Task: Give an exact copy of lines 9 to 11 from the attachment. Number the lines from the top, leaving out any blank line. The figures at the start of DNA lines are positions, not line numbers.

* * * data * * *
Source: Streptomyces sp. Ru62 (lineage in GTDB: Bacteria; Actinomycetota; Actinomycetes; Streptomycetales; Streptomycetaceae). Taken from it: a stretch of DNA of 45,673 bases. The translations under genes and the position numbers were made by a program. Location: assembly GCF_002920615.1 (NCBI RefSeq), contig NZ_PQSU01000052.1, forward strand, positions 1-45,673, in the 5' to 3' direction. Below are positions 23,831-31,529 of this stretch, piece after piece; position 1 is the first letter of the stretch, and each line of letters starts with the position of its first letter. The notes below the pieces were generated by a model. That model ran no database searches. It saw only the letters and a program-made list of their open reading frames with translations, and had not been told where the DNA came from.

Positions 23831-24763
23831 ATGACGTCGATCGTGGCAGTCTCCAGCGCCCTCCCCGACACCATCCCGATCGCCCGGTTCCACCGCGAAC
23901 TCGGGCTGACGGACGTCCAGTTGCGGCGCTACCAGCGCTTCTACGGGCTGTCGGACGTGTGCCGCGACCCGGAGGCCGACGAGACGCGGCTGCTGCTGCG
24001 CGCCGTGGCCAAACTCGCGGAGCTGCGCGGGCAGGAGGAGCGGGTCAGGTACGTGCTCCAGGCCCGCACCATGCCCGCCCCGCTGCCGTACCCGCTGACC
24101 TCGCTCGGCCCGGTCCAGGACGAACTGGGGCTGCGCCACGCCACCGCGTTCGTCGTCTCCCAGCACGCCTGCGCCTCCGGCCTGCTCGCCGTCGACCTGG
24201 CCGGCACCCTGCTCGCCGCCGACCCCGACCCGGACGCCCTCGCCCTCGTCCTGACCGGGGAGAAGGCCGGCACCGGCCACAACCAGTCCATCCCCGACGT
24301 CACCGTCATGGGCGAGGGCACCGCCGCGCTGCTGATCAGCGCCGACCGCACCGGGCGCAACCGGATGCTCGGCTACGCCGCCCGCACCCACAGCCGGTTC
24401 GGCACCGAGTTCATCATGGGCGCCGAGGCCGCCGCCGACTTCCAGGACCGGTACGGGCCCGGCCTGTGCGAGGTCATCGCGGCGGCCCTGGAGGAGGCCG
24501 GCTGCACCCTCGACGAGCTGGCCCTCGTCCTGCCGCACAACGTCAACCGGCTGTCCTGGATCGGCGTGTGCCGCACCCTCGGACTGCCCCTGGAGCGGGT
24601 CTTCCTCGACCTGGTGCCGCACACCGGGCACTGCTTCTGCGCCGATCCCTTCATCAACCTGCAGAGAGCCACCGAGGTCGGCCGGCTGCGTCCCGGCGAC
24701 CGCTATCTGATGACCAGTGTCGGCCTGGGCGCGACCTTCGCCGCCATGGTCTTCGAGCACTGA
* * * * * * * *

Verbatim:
24401 GGCACCGAGTTCATCATGGGCGCCGAGGCCGCCGCCGACTTCCAGGACCGGTACGGGCCCGGCCTGTGCGAGGTCATCGCGGCGGCCCTGGAGGAGGCCG
24501 GCTGCACCCTCGACGAGCTGGCCCTCGTCCTGCCGCACAACGTCAACCGGCTGTCCTGGATCGGCGTGTGCCGCACCCTCGGACTGCCCCTGGAGCGGGT
24601 CTTCCTCGACCTGGTGCCGCACACCGGGCACTGCTTCTGCGCCGATCCCTTCATCAACCTGCAGAGAGCCACCGAGGTCGGCCGGCTGCGTCCCGGCGAC